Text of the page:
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Old 26-02-24, 16:58
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Default Mr Johnson, nephew

Harriet Jarvis died in March 1904 at 180 Weston Park Road aged 35 (!) of cirrhosis of the liver and exhaustion. She was the widow of Arthur Jarvis, chemist and druggist.

The informant was Mr Johnson, nephew, present at the death, of 30 Grove House Road Hornsey.

Except he wasn't.

Harriett was baptised in Norfolk in 1864, the daughter of William Watson and Susan nee Cater. She married Arthur Jarvis b 1854 in Brinton, Norfolk, the son of John Jarvis and Elizabeth Benton in London in 1891. He already had three children from a previous liaison.

Harriett's ill-treatment of her step-children led to her being sentenced to twelve months hard labour, and her son Oscar was born in Wormwood Scrubs.

The family lived in a large and elegantly appointed house. But while Harriett was fashionably dressed, played the piano and drank whiskey and brandy, her step children were dressed in rags and lived off the kindness of neighbours and teachers, as they only got scraps at home.

I presume that Arthur was completely dominated by his wife. At the trial he was severely censured. He took back his wife after she had served her sentence, and had another child with her. His will makes no mention of the older children and he died in hospital in 1900. By 1901, Oscar and Violet are living with their maternal aunt.

Arthur left only £102 in his will. Harriett's life must have spiralled out of control. In 1901 she was a confectioner's cashier and a lodger.

But who was Mr Johnson? Does anyone have any suggested?
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Old 26-02-24, 18:14
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The 1900 Post Office London Northern Suburbs Directory has Harry Johnson at 30 Grove House rd Hornsey:
https://www.ancestry.co.uk/imageview...e&pId=19178193
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Old 26-02-24, 18:17
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And here he is on the 1901 census, age 34 born London St Lukes, with wife Adelaide 33 born Hornsey.
https://www.ancestry.co.uk/imageview...ce&pId=7224991
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Old 26-02-24, 18:20
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Here he is in a public tree but none of Harriet's family seems to be in the tree:

https://www.ancestry.co.uk/family-tr...=successSource
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Old 26-02-24, 22:12
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Nothing stands out, does it? Harry's family seem solidly London, while Arthur and Harriet both came from Norfolk.

Harry was the same age as Harriett, which makes him unlikely to be a family friend known as a nephew.

They didn't live next door to each other in 1904.

The only possible connection I've found is that Harry's father-in-law (who died in 1877) was a druggist - so Arthur could have worked for the same firm - but it's a bit tenuous.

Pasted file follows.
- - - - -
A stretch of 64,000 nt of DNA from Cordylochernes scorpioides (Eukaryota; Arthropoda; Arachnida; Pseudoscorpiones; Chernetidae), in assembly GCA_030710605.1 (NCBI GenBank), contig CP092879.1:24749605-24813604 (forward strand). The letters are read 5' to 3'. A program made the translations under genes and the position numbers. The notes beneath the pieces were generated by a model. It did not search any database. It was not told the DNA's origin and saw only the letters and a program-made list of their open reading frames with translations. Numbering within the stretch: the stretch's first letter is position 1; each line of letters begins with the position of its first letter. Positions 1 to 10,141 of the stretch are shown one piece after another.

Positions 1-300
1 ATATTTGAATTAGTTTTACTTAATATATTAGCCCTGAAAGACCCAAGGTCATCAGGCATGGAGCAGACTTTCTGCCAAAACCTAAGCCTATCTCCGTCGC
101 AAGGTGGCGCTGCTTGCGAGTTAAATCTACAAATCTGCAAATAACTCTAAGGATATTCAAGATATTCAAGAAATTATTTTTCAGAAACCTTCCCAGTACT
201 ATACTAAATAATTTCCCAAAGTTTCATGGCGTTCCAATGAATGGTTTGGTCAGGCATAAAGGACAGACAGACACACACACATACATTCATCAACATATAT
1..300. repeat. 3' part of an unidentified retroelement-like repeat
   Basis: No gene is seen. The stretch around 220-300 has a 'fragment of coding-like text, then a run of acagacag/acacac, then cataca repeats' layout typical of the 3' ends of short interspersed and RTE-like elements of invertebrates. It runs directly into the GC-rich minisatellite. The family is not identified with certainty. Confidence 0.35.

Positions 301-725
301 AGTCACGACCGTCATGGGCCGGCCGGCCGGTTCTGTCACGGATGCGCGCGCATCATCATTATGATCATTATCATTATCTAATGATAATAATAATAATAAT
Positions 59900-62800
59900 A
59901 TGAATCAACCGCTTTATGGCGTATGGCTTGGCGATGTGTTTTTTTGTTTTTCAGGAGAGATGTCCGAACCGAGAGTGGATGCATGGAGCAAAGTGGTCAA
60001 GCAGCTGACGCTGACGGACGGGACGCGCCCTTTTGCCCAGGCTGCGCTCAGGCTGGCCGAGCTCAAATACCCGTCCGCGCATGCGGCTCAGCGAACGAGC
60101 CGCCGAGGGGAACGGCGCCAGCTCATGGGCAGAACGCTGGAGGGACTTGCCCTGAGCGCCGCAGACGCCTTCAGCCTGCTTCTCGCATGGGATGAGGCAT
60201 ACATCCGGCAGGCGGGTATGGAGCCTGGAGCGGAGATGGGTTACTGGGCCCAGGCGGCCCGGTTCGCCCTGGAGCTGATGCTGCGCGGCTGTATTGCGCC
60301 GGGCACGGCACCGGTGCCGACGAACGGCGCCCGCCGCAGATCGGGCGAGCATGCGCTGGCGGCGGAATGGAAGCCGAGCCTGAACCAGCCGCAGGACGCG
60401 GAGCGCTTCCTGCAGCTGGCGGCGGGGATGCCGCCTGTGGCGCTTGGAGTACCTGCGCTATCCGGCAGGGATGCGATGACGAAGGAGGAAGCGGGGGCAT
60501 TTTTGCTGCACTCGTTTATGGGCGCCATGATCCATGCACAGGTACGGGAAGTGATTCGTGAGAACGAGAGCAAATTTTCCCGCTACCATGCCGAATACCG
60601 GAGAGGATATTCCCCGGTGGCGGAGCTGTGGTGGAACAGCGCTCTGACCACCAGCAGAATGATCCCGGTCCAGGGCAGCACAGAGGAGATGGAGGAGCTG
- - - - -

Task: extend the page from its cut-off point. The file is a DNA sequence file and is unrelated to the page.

I'm wondering - was there any period where the informant was preferably a relative?
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Old 26-02-24, 22:21
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I think it might have just been a convenient lie in order to simplify the registration process.

I was surprised to learn ( how?) that "present at the death" didn't actually mean the informant witnessed the moment of death or was even in the same room. He might have been reading the paper in the kitchen when she died and then offered to register the death as her nephew. I've seen bigger and better lies on many a certificate, lol.

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Old 28-02-24, 12:08
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My BIL was fast asleep after a night out and missed all the excitement, but his father's death certificate still said he was "present at the death."
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Old 28-02-24, 16:42
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How weird, I had no idea that was done.
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Old 28-02-24, 18:44
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Perhaps Harry was just under the impression a relative had to register the death, so he told the registrar what he thought they needed to hear? (seems a bit odd to choose nephew though, if they were the same age!)

OH's gg-grandfather registered the death of his second 'wife' (they were not married as wife 1 was still living). On the death cert (from the local registrar) it says 'father' for the informant. Both of them were in their 30's so goodness knows what the registrar thought.
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Old 28-02-24, 20:12
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It's supposed to be a relative if the person dies at home, or rather, not in a hospital or other professional care-giving premises. Who knows, maybe the registrar himself suggested the nephew bit, lol.

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